New York's Finger Lakes region is named for its 11 long, thin lakes that run north to south below Lake Ontario. As it turns out, the hills surrounding these lakes are fertile ground for grapes, and the region is starting to gain recognition for its wines.
But because of the nature of marketing and selling new wines, it's still pretty tough to buy a bottle from the Finger Lakes region.
The area does have a long history of growing grapes: There have been wild grapes there for untold centuries. The vines are hardy and able to withstand occasional subzero temperatures.
However, the small purple fruit they bear doesn't lend itself to the making of wine, so vintners have to import grapes from elsewhere.
"You're not going to make a wine out of native grapes that is meant to be consumed in the same meal with some of the great wines of the world," says Evan Dawson, author of a book called Summer in a Glass: The Coming of Age of Winemaking in the Finger Lakes.
Dawson says the great wine grapes — those-centuries old European varieties — didn't arrive there until the 1950s. After a lot of trial and error, vintners started making things happen. But for decades, the rest of the wine industry failed to take notice.
A Rise In Popularity
Nothing made in the Finger Lakes region earned a coveted 90 points or above on the wine score scale until 2008, when one wine scored a 90.
"Then, early in 2009, [there were] three more, and now it's happening with regularity," Dawson says.
Once a wine hits that mark, it gets a lot more attention. This year, Wine Spectator and two other popular wine magazines published big feature stories about the region.
"To have all [those features] in one year is an indication that there is something hot going on. There's something really, finally starting to turn when it comes to public awareness," Dawson says.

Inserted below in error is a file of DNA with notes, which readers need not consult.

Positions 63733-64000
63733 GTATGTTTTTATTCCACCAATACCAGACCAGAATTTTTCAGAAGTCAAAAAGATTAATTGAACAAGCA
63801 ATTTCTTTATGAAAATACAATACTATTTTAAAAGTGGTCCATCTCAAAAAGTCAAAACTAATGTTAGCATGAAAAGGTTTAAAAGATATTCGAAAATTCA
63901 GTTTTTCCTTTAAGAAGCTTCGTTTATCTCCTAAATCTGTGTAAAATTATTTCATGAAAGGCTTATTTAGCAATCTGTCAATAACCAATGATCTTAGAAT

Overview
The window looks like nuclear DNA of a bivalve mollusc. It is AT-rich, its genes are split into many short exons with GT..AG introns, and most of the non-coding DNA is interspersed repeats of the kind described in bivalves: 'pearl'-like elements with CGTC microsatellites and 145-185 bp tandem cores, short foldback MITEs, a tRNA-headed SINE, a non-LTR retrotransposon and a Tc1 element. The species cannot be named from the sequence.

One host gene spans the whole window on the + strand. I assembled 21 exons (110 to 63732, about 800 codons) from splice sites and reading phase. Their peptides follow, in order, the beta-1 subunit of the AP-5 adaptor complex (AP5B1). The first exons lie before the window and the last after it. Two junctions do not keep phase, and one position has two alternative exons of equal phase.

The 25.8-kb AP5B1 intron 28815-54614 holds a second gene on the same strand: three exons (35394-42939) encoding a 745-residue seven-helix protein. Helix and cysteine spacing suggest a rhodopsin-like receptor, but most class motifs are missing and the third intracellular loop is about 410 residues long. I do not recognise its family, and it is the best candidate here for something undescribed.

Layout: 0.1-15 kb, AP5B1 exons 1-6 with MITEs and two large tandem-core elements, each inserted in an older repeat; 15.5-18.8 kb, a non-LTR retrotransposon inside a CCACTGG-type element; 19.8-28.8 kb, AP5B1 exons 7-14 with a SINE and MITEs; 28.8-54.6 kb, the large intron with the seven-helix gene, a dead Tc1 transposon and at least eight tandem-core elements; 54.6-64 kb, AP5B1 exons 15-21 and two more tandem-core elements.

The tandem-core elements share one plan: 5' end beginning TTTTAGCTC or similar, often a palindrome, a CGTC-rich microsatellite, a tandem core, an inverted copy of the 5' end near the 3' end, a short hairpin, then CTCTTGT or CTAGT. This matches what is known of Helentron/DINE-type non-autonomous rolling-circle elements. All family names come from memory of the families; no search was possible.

The interest and accolades are welcome, but they don't necessarily translate into sales.
Early on a Friday morning, John Martini loads cases of his wine into a big black van in the warehouse at Anthony Road Winery near Geneva, N.Y. He's taking them to the Union Square public market in lower Manhattan. It's a 10-hour round-trip drive.
"It does mess up my weekends, but as I tell people, the money is good and the show is great," Martini says.
He sells about 20 cases of wine at the market each week. He calls Brian Lewis his best customer; Lewis buys a lot of wine here and likes to serve it when he entertains.
"It disappears," Lewis says. "It's excellent."
Marketing, Through The Grapevine
But the Union Square market is the only place he can find it in New York City. Winemakers in the Finger Lakes typically expand their markets face to face, one customer, one restaurant or one retailer at a time.
There are many reasons for this. Jim Trezise, president of the New York Wine & Grape Foundation, says the region still only makes 0.2 percent of the world's wine, so there's a lot of competition out there. International distribution is just a dream at this point, and only a few Finger Lakes wines can be found in other states.
"Every time you cross a state line, you're dealing with a different country when it comes to wine marketing," Trezise explains. "It's a different bureaucracy, tax structure, paperwork, headaches and so forth."
Because well-known wines sell faster, even some local restaurants and liquor stores don't carry many — if any — Finger Lakes wines. You can't find them in grocery stores either, since it's against state law for them to sell wine.
But still, new wineries open in the region every year, and there are more than 100 there now. Martini says he sometimes feels like he's part of a grand experiment.
"When you get a good crop, and in our case now [you get] a great wine, you don't have to smoke anything to feel good," he says.
In addition to making wine, he says, he's making history.